And I wonder, what would it have been like if I had been empowered at that time when I was in school, with a writer like Stephen. How might I have been transformed, if I had witnessed life experiences similar to my own, at that stage, or on a stage?
In Ojai, I saw an ex-con, ex-gang member, tattooed from head to toe, have an emotional breakdown while reading a monologue from Jesus Hopped the ‘A’ Train. And he told us how he found Stephen’s writing while he was locked up, and how it saved his life. That’s what he does.
Thank you Stephen. And only you get a title like The Motherf***er with the Hat on a marquee on Broadway. And get six Tony noms. It was recently produced in Madrid, and I think I loved the title just as much in Spanish- el hijo de puta madre con un sombrero. That’s right. So thank you again Stephen, for giving us Theater Con cojones. On that note, please welcome Yul Vázquez and Felix Solis to the stage to present a scene from The Motherf***er with the Hat.”
Michael Steinberg, Board Member, The Harold and Mimi Steinberg Charitable Trust, introduced 2014 Steinberg Distinguished Playwright Award recipient, Stephen Adly Guirgis.
Excerpts of Stephen Adly Guirgis’ acceptance speech.
“Thank you. Thank you to everyone who showed up, who came tonight. I would like to just thank and address The Harold and Mimi Steinberg Charitable Trust, the Steinberg board of directors- Carole A. Krumland, James D. Steinberg, Michael Steinberg, Seth Weingarten, and William Zabel; and the Steinberg advisory committee- Jeremy Cohen, Paige Evans, Kwame, who spoke earlier, Neil Pepe, Carole Rothman, Chay Yew and Bill Rauch. And lastly, The Steinberg Trust administrative director, Deborah Martin, who maybe had the hardest job, because she had to put this together and deal with me.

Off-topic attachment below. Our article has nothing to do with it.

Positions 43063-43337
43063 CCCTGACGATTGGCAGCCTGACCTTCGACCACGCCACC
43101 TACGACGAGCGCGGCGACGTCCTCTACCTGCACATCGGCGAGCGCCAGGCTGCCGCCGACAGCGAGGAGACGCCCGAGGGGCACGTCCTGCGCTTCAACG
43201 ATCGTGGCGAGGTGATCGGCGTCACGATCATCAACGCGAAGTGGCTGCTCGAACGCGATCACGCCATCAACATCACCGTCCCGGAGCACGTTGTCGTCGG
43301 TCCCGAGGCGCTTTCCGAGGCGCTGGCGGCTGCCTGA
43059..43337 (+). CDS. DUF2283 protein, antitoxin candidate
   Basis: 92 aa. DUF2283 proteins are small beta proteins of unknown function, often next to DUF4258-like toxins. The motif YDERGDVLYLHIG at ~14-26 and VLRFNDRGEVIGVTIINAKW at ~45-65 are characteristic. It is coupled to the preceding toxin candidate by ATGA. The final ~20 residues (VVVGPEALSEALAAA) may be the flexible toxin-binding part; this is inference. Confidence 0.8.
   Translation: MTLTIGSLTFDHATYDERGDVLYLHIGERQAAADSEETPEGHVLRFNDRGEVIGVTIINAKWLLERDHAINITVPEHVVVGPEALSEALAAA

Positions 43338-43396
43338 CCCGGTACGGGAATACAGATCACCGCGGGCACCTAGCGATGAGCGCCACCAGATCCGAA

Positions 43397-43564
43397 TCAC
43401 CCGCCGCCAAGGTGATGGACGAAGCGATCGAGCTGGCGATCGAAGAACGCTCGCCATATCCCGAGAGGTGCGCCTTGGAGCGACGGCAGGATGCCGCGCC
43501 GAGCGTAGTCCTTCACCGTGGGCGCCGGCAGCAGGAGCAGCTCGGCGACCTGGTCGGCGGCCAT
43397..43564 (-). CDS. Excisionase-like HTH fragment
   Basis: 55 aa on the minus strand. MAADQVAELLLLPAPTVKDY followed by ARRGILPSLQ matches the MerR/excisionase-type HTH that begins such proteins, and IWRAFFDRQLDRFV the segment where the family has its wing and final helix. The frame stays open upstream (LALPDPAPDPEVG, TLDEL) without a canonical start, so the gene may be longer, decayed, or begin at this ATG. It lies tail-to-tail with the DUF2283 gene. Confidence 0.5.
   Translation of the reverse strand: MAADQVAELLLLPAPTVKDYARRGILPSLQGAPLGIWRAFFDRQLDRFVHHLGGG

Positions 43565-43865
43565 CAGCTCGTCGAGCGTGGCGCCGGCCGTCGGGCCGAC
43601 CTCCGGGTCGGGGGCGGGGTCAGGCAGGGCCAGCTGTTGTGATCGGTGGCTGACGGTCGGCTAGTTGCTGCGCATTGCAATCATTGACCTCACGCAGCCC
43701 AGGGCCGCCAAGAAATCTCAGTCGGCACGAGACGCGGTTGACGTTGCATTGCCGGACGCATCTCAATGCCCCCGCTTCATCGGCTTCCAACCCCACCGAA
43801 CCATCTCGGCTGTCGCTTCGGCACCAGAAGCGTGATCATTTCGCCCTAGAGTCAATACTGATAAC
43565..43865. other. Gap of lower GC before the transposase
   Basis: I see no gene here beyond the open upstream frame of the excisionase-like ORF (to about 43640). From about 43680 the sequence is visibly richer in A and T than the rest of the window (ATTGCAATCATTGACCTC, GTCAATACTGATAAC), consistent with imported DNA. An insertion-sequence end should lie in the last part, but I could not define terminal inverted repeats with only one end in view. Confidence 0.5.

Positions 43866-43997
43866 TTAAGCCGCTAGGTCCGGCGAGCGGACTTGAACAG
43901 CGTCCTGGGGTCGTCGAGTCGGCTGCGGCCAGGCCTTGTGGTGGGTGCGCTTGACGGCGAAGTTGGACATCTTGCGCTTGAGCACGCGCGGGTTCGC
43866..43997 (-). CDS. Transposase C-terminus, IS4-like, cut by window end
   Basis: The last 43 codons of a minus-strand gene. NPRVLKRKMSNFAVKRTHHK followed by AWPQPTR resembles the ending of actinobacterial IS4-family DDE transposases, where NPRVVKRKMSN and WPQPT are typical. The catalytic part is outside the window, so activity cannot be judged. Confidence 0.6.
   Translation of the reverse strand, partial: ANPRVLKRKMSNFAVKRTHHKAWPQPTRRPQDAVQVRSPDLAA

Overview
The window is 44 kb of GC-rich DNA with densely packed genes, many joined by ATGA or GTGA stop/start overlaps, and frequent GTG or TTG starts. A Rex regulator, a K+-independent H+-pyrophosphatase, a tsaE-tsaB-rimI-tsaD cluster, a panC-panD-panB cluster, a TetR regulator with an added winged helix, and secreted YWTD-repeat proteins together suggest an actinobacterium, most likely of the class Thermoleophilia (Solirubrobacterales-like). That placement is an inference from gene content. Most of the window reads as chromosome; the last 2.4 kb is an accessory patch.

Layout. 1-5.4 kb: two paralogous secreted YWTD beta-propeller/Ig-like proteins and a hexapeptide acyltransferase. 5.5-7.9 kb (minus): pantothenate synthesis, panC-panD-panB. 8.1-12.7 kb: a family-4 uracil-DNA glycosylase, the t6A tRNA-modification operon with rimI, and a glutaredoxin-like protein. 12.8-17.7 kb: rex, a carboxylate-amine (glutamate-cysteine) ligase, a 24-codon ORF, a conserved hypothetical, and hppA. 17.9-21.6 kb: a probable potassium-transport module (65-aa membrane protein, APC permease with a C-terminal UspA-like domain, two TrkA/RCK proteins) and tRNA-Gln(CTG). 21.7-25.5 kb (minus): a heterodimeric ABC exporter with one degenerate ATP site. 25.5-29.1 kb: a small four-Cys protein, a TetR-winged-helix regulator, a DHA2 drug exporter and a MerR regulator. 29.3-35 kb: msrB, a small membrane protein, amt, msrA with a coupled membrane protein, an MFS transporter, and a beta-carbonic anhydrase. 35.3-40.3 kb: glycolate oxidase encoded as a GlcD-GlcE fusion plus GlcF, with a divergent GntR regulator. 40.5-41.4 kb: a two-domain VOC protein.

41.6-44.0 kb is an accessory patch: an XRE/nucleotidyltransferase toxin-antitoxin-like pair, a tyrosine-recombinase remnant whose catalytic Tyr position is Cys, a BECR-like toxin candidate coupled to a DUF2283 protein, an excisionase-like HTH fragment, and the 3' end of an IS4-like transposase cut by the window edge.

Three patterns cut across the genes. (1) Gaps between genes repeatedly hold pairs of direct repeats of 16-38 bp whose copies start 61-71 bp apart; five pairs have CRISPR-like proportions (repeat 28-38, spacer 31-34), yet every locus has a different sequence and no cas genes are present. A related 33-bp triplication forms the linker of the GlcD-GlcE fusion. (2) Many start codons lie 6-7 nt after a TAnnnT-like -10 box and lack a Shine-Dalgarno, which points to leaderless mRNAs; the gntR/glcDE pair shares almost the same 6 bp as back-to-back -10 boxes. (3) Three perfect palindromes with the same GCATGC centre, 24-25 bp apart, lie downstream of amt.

It’s a tremendous thing you do, this philanthropy, this supporting the arts. Obviously, we live in a country where that’s sorely needed. But just as it relates to me, I think this is less about me, it’s about the work. This means a lot to me. You handed me a check and obviously, it’s not a small check, but I take this as an affirmation, and a kind of contract. Affirmation that some serious people are saying, “Hey, keep doing what you are doing. Stay in New York and write plays.” I always need affirmation ‘cause I’m like that.
The contract they said, It’s just for nothing.” But it’s not nothing. I want to let you know that I’m going to write plays as long as I can, as well as I can. That’s because of, in the large part, because of you. I just want to say, thank you so much. I’m really grateful. And it was fun having dinner last night as well.
How Theater Changed His Life
I want to thank some people. My sister is here, her name is Marie Therese Guirgis. She’s just a talented as me, just as successful in her field as me except when I’m successful in my field, you read about it the newspaper, and you read about it, for her, less.
When I was in college, I was kind of lost, in the early days before I became a theater major. I loved theater, I always wanted to do theater, but it didn’t seem like something I could do.
I came home for Christmas, and my sister, who was in high school at the time, used her babysitting money and bought me a ticket to see a play. And she gave me the thing. And I opened it and saw a ticket. I was excited ‘cause I thought it was concert. It was a play. I was a little bummed out. I went to a Wednesday matinee by myself of Burn This by Lanford Wilson. I saw John Malkovich’s performance. It changed my direction. It changed my life. I went back to Albany and said, ‘I want to be a theater major. I want to do that. And if I can’t do that, and I’m writing and I want to write something like that.’
A LAByrinth Theater Company Member